These implementations used backpropagation (BP) learning algorithm with non batch training. Although widely used, the BP algorithm converges slowly, since it is essentially a steepest descent method. Several advanced training algorithms, such as conjugate gradient, quasi-Newton (QN), and Levenberg–Marquardt, have been proposed to speed up the converging procedure and reduce training time, at the cost of memory resources. This brief provides a feasible solution to the challenges in hardware implementation of onsite training by implementing the QN training algorithm and supporting batch-mode training on the latest FPGA. Our previous work implemented the Davidon–Fletcher–Power QN (DFP-QN) algorithm on FPGA and achieved 17 times speedup over the software implementation. To further improve performance, this brief proposes a hardware implementation of the Broyden–Fletcher– Goldfarb–Shanno QN (BFGS-QN) algorithm on FPGA for ANN training.

To the best of our knowledge, this is the first reported FPGA hardware accelerator of the BFGS-QN algorithm in a deeply pipelined fashion. The performance of the implementation is analyzed quantitatively. The architecture is designed with low hardware cost in mind for scalable performance, and for both onsite and offline training. The designed accelerator is applied to ANN training and is able to cope with different network sizes. The experimental results show that the proposed accelerator achieves performance improvement up to 105 times for various neural network sizes, compared with the CPU software implementation. The hardware implementation is also applied to two real-world applications, showing superior performance.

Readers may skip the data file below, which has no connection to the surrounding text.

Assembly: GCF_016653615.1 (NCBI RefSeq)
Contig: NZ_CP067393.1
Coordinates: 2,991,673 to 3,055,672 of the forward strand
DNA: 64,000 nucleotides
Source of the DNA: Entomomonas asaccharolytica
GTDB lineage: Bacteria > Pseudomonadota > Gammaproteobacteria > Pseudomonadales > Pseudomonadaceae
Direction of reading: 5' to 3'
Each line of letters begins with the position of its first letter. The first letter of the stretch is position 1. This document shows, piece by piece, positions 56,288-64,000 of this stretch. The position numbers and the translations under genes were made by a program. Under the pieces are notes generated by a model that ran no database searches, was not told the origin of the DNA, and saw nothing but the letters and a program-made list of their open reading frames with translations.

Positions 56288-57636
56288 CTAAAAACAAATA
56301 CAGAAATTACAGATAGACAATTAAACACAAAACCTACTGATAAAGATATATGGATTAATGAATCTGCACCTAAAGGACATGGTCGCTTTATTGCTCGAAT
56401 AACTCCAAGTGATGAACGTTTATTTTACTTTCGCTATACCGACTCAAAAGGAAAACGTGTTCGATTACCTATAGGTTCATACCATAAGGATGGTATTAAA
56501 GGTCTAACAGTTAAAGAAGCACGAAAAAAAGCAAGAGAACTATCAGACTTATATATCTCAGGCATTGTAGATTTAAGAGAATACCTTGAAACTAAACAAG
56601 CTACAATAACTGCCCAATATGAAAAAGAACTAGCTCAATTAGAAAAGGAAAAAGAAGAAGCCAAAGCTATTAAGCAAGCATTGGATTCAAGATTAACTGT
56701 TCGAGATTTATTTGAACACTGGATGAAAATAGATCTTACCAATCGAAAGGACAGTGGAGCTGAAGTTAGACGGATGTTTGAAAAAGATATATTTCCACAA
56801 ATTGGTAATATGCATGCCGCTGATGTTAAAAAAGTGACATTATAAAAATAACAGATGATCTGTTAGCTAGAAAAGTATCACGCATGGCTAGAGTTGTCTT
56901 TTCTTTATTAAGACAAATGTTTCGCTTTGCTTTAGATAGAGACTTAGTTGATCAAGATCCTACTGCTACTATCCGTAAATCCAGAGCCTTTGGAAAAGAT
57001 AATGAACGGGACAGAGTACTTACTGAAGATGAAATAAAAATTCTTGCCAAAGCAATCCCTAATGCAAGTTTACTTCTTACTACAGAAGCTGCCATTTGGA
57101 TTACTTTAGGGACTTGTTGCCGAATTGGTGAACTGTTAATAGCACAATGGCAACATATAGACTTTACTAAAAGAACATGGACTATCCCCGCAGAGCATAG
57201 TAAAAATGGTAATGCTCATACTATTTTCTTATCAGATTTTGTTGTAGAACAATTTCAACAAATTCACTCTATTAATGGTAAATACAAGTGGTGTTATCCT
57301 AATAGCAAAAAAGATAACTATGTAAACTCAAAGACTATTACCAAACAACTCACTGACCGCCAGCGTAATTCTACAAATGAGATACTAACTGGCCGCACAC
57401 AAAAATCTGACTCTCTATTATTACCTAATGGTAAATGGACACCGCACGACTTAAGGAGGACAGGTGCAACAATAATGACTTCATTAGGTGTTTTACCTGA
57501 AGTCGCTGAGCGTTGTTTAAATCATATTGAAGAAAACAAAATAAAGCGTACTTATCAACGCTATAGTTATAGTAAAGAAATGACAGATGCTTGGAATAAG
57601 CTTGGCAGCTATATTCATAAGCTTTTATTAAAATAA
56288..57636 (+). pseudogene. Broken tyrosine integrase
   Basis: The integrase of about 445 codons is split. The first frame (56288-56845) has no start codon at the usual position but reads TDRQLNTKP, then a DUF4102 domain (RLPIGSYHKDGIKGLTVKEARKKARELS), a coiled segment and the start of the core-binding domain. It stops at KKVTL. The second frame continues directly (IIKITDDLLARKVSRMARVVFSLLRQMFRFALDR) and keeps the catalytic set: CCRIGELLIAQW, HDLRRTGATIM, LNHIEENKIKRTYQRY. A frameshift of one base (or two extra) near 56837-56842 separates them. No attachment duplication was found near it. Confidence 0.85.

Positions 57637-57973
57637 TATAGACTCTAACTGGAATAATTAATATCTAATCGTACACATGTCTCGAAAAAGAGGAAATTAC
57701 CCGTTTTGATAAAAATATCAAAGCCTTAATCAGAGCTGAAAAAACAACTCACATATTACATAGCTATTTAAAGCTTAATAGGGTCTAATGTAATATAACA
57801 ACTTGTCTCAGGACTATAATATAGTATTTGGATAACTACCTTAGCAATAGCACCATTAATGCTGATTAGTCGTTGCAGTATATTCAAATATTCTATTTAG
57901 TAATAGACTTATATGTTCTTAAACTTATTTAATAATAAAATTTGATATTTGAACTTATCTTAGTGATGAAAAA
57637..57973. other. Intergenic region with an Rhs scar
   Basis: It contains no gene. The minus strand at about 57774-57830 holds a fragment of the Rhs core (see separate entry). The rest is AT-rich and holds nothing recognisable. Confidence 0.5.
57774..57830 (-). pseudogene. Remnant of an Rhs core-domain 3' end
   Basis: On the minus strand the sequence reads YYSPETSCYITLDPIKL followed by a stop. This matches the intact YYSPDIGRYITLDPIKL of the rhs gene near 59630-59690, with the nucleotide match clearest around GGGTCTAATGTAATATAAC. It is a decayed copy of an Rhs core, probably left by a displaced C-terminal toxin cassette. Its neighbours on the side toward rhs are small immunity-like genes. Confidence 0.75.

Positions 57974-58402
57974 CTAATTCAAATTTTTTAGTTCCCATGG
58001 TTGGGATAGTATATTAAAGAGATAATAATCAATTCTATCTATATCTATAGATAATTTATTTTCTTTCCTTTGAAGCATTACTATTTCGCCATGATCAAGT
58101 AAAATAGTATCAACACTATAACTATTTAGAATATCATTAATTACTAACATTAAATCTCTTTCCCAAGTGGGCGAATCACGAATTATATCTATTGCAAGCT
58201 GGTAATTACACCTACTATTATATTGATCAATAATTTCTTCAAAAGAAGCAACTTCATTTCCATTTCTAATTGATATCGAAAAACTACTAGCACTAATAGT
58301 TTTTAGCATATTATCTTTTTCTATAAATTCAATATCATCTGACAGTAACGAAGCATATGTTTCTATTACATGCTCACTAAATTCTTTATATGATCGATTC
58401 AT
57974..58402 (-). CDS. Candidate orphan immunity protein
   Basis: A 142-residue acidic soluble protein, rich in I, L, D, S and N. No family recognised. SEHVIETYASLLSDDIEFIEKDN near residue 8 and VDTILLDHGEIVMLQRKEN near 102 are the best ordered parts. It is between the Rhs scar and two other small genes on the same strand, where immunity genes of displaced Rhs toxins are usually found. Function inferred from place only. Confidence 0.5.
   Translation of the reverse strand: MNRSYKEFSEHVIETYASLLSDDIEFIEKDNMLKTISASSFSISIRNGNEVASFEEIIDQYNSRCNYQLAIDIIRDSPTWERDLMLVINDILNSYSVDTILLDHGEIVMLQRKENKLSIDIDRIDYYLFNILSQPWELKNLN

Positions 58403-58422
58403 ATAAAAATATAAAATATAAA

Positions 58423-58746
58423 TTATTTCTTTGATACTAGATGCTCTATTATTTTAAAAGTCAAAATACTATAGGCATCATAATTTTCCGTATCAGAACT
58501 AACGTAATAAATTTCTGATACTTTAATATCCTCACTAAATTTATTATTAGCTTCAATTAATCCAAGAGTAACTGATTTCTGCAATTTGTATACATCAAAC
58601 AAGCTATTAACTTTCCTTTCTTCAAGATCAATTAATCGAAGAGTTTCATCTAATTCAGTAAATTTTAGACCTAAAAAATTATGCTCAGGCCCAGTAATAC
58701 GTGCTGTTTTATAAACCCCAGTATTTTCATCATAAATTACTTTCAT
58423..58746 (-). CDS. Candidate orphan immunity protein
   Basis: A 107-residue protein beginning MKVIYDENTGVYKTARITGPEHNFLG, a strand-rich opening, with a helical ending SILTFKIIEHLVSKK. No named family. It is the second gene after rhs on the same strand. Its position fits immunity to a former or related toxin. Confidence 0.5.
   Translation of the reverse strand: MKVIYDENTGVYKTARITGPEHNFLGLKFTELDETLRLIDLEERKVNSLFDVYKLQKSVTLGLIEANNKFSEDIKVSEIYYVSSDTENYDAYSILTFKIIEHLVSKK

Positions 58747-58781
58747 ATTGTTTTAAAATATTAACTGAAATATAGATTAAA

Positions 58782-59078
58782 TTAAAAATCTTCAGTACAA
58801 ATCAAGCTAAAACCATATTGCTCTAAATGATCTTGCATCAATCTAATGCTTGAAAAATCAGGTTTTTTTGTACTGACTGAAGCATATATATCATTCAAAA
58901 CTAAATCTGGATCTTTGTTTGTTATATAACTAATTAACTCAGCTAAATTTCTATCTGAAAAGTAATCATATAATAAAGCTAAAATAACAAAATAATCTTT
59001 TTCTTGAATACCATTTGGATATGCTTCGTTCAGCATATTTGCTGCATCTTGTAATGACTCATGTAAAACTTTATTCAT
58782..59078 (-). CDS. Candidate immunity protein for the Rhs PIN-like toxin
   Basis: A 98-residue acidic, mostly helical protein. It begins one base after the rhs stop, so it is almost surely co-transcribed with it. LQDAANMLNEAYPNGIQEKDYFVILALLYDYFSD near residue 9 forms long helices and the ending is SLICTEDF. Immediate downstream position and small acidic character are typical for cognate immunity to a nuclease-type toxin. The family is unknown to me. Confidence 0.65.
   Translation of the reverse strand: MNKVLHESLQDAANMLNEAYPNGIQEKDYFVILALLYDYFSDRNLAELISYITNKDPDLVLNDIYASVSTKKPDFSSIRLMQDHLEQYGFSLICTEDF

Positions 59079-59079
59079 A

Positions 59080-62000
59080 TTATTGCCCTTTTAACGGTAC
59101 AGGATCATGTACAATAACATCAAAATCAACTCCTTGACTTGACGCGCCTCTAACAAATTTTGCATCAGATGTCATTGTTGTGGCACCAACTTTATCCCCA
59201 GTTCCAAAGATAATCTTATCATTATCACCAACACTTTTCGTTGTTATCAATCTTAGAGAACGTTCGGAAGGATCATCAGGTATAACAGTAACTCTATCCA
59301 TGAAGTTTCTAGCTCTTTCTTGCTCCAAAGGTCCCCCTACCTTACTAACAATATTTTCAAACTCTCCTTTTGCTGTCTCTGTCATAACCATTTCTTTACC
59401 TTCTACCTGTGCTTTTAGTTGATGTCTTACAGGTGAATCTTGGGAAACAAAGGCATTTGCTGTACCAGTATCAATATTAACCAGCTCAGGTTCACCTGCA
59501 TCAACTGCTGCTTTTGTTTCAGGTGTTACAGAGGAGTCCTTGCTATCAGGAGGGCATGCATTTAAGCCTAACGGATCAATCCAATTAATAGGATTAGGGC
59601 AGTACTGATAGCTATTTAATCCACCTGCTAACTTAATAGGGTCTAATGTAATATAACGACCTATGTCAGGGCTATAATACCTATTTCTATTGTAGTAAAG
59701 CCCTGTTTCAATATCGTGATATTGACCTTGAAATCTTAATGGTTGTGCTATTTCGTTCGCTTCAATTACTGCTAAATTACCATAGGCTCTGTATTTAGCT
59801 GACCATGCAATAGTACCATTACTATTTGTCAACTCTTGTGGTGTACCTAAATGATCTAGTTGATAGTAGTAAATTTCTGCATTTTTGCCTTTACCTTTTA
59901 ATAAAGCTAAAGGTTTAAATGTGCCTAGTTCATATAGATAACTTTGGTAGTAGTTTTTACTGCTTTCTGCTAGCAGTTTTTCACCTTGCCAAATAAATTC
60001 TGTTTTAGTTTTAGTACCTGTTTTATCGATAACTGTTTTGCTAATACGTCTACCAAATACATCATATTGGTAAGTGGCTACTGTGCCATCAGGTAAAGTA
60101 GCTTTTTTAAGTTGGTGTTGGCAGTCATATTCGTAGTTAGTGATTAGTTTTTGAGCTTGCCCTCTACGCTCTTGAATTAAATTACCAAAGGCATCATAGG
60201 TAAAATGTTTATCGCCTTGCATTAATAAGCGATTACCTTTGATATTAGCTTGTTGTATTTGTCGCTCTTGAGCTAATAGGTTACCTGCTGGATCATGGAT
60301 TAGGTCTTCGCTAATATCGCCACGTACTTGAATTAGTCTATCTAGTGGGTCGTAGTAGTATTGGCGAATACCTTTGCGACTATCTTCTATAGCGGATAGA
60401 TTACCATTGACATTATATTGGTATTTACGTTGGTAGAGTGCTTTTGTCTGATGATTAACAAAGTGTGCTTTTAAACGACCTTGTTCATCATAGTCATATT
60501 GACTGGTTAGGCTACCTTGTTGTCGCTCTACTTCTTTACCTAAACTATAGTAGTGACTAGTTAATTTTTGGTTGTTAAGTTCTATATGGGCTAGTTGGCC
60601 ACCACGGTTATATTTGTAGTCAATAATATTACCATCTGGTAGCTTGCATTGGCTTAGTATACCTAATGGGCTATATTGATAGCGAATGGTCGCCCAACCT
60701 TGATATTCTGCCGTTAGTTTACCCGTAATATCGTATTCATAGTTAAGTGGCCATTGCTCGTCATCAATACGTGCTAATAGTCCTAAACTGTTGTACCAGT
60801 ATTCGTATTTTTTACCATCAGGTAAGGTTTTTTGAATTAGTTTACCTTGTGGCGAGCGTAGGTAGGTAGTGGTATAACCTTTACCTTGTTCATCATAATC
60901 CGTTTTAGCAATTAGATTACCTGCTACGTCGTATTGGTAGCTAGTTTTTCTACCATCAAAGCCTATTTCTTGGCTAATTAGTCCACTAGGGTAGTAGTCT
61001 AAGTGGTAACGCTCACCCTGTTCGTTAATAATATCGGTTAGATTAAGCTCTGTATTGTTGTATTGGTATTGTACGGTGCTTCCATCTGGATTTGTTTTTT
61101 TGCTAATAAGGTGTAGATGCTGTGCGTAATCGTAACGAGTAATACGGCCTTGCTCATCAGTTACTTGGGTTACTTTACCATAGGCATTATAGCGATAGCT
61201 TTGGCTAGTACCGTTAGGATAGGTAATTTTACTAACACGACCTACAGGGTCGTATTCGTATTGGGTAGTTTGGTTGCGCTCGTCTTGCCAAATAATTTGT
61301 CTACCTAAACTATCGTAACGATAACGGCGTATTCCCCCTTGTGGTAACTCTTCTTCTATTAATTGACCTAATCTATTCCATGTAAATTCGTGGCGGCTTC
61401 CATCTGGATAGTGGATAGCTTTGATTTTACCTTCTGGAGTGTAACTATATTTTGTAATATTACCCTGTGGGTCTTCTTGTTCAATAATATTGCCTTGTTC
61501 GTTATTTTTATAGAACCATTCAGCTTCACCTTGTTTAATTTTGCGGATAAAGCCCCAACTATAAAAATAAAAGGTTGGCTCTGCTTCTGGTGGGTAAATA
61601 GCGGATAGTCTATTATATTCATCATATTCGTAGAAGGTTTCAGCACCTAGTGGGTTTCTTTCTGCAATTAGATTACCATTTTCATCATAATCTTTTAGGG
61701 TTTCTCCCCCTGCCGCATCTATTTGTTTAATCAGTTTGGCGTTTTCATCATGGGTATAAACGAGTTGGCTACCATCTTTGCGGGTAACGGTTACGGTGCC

• Performance is not efficient
  • Power efficiency is lower


FPGA  Hardware implementation

Because the steps for computing B, λ, and g are three computationally intensive parts in the BFGS-QN algorithm, we mainly describe how the three parts are designed.

B Matrix Computation

The B computation (BC) block derives an n × n matrix, where n is the total number of weights, according to step 5 of Algorithm 1. The most computationally intensive operations are matrix-by-vector multiplication (MVM). For scalable performance and modularized architecture, MVM is implemented as multiple vector-by-vector multiplications (VVMs). Three on-chip RAM units, each storing n words, are used to store the intermediate computation results  which are repeatedly used in the subsequent computations.